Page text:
Warring forces affect South Sudan’s oil industry

Warring forces affect South Sudan’s oil industry

THE conflict in Sudan has reportedly disrupted the logistics routes to South Sudan, leaving the operation of its oil fields in danger.

South Sudan is a landlocked country neighboring Sudan, it is a country heavily dependent on its neighbor for passage of imports from red sea ports.

South Sudan’s government said that they need access to chemicals necessary for oil production, and they are having trouble accessing it due to the armed conflict in Sudan.

The supplies of such chemicals that South Sudan currently has may only last for 3 months.

Critical equipment in oil machinery, such as spare parts, is usually obtained from Port Sudan, but due to the armed conflict, the South Sudan Government said that it will need to explore other routes to import such goods.

“This team is being guided by a well-defined and structured contingency plan that will proactively mitigate the severity of the impact of the fighting in Sudan by rerouting all the logistics and transportation of all our critical materials, chemicals and equipment through other safer routes,” said Puot Kang Chol, Minister of Petroleum, South Sudan.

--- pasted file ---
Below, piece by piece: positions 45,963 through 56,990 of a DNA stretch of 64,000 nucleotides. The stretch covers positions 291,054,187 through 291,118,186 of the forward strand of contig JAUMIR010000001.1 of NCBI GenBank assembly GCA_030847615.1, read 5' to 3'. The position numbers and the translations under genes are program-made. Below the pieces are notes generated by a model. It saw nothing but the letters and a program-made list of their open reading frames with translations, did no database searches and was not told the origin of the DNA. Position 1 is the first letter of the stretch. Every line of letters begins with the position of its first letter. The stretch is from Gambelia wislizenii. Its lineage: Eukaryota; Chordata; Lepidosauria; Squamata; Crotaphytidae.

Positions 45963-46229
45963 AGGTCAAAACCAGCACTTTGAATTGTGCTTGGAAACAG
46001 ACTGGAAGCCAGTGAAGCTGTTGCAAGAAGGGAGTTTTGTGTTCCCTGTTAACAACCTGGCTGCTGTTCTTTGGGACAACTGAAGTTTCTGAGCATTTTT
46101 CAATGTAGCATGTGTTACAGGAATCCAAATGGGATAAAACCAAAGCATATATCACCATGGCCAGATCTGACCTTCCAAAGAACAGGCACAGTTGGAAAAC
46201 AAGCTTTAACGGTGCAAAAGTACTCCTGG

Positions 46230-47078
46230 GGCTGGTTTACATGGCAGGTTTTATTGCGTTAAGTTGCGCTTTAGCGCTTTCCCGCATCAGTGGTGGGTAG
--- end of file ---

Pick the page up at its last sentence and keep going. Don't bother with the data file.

South Sudan heavily relies on income from oil exports to fund 98 percent of their country’s budget.

Amid the armed struggle in its neighboring country, South Sudan is still producing 169,000 barrels of crude oil a day, which is within normal levels.

And oil produced in the country is transported by pipelines to Port Sudan and is then introduced to the international market.

Follow SMNI NEWS in Twitter